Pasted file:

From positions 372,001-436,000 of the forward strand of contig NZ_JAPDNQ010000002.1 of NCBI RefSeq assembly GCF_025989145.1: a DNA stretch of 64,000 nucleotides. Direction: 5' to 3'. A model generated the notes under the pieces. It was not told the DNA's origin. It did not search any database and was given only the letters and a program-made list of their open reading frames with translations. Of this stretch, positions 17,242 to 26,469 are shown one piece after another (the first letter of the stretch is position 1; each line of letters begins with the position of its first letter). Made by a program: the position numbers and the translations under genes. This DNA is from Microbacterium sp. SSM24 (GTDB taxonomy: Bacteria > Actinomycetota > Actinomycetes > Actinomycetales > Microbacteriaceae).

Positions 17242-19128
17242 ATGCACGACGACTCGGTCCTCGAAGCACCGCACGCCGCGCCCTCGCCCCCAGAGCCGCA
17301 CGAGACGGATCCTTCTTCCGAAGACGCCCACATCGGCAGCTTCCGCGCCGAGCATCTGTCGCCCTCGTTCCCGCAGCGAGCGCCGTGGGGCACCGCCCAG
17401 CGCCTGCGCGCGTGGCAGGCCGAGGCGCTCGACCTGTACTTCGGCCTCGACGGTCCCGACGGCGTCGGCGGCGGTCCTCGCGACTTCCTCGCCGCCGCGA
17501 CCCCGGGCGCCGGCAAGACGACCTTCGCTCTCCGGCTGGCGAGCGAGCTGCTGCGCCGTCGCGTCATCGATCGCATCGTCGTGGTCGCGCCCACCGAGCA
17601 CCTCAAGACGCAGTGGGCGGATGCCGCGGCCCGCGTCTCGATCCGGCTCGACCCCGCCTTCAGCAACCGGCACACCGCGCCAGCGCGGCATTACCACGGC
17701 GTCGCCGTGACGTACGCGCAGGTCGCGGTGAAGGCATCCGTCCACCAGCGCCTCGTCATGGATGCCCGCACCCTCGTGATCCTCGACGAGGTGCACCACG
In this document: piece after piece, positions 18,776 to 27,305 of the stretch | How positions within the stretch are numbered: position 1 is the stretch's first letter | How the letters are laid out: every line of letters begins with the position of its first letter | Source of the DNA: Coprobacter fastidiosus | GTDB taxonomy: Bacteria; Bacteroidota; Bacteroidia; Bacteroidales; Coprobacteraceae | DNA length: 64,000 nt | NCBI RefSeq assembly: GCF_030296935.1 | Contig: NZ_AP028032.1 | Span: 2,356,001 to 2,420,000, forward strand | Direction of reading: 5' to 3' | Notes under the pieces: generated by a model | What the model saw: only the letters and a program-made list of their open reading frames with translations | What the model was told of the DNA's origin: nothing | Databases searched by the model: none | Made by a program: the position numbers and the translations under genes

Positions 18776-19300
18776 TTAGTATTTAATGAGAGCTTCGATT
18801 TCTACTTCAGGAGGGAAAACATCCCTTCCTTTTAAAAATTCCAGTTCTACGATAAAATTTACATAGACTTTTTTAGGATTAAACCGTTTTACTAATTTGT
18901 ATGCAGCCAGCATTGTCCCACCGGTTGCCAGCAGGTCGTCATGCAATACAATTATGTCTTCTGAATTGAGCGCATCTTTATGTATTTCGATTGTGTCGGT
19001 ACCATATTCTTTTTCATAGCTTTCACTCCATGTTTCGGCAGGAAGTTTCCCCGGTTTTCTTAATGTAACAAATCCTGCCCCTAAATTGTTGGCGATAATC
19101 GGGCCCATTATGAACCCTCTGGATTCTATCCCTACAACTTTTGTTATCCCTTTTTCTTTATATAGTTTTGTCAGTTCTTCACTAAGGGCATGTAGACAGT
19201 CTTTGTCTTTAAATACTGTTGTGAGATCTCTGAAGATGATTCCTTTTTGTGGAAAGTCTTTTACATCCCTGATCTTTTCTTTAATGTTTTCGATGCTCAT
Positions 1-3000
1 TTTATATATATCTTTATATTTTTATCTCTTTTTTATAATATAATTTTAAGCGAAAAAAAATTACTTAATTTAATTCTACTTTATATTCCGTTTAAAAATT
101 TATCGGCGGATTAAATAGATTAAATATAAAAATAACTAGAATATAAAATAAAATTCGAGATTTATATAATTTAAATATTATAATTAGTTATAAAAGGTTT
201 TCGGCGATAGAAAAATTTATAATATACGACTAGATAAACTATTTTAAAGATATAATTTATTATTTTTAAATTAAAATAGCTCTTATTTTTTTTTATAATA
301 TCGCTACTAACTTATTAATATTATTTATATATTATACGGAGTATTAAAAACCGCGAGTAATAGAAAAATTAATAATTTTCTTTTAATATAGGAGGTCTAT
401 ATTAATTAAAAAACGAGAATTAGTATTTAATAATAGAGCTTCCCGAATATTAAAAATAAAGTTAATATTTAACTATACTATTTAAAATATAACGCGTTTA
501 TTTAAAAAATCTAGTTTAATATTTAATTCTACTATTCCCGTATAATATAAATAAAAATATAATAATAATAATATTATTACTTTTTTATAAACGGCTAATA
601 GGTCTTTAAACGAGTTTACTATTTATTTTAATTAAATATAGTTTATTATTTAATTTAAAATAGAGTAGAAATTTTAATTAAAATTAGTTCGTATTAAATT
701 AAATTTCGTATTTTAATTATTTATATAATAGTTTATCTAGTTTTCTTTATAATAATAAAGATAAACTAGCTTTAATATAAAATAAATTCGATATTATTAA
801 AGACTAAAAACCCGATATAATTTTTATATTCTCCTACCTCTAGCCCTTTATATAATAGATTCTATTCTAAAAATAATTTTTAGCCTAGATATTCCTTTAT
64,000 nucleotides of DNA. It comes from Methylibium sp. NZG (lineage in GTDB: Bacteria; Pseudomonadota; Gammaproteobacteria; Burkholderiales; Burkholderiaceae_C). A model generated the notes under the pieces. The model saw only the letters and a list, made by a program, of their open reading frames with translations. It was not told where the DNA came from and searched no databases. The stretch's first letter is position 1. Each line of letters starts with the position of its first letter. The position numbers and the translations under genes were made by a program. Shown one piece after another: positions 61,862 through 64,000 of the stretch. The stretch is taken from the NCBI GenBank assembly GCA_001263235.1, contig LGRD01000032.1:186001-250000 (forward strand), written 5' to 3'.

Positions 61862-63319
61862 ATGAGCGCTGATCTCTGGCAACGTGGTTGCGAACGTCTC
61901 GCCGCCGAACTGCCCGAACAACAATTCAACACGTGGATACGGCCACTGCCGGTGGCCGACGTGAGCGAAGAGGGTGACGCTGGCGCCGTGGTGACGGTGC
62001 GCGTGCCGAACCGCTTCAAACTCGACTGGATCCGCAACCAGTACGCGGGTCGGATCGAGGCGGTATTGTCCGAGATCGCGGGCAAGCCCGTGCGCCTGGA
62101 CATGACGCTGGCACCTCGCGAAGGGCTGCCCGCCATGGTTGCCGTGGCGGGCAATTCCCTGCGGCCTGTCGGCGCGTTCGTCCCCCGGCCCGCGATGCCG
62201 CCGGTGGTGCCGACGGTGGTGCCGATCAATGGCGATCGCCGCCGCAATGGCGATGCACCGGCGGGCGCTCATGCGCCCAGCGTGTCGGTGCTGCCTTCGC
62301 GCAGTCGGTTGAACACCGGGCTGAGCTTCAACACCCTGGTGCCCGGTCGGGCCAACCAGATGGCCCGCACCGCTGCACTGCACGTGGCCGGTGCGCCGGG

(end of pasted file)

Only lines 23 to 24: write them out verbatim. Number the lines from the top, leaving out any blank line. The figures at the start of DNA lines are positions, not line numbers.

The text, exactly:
501 TTTAAAAAATCTAGTTTAATATTTAATTCTACTATTCCCGTATAATATAAATAAAAATATAATAATAATAATATTATTACTTTTTTATAAACGGCTAATA
601 GGTCTTTAAACGAGTTTACTATTTATTTTAATTAAATATAGTTTATTATTTAATTTAAAATAGAGTAGAAATTTTAATTAAAATTAGTTCGTATTAAATT